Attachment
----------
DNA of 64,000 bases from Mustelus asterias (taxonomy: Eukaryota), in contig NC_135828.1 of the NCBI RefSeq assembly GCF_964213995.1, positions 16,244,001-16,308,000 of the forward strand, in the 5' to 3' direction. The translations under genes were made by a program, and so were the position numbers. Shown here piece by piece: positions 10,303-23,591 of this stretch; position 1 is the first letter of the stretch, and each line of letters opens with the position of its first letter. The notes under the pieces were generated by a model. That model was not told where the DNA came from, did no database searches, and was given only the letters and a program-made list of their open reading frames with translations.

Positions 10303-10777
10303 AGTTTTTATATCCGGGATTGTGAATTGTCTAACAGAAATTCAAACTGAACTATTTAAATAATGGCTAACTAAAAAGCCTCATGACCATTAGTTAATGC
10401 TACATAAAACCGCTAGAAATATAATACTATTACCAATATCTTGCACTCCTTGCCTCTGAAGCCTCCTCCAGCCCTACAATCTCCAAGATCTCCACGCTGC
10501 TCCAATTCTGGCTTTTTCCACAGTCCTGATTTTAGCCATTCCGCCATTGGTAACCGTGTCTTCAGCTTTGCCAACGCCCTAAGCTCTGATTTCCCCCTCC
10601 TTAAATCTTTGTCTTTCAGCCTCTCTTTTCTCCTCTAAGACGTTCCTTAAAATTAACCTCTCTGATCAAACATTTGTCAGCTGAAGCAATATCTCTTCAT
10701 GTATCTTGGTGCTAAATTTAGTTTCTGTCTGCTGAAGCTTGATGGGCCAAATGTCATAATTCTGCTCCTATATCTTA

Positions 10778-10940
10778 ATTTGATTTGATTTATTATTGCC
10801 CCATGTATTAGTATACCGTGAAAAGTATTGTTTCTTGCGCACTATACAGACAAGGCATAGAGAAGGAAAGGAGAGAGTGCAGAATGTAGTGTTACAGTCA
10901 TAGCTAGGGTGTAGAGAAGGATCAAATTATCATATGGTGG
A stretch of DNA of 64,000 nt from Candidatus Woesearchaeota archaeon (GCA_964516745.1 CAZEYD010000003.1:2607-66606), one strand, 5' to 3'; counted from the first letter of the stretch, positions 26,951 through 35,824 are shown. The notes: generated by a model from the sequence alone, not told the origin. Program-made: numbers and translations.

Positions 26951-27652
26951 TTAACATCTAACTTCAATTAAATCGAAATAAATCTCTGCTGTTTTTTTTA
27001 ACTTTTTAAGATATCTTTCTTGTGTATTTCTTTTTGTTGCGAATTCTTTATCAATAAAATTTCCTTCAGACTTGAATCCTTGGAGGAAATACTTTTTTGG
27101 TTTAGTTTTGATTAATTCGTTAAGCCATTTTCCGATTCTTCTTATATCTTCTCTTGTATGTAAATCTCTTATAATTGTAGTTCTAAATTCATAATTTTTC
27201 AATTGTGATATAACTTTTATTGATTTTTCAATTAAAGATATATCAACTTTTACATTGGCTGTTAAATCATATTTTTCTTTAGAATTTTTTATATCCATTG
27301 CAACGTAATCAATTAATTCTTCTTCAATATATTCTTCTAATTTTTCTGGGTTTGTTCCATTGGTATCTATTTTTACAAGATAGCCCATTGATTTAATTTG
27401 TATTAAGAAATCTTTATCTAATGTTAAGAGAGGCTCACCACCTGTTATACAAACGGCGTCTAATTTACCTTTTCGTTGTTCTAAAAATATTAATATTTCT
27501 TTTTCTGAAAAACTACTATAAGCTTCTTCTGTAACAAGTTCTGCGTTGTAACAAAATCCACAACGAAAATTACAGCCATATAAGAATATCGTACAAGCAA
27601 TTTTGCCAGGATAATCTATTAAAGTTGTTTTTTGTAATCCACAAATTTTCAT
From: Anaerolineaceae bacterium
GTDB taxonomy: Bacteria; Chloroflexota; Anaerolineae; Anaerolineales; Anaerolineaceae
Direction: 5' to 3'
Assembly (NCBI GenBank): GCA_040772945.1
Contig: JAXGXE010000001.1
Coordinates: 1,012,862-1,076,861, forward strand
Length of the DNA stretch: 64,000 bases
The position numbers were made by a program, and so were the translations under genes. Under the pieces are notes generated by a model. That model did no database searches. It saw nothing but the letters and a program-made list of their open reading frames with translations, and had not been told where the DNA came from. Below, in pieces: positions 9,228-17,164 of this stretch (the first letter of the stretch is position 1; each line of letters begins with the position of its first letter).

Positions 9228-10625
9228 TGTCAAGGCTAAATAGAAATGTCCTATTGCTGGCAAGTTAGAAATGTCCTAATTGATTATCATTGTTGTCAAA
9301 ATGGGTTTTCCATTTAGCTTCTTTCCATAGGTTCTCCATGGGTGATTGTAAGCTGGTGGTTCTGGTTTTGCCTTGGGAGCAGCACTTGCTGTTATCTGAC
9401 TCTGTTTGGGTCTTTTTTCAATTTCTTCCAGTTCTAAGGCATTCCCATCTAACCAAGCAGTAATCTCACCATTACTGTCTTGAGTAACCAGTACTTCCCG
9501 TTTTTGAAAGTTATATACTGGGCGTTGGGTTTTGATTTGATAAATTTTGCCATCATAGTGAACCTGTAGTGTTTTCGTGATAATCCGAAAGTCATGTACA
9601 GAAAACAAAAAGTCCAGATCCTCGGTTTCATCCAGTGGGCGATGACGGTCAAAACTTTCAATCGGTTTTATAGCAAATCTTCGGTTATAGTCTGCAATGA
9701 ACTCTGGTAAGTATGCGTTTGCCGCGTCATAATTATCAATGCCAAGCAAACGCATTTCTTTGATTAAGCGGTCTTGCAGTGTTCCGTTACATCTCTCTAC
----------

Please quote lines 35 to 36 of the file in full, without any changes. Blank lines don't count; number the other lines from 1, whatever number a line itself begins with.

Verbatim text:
9601 GAAAACAAAAAGTCCAGATCCTCGGTTTCATCCAGTGGGCGATGACGGTCAAAACTTTCAATCGGTTTTATAGCAAATCTTCGGTTATAGTCTGCAATGA
9701 ACTCTGGTAAGTATGCGTTTGCCGCGTCATAATTATCAATGCCAAGCAAACGCATTTCTTTGATTAAGCGGTCTTGCAGTGTTCCGTTACATCTCTCTAC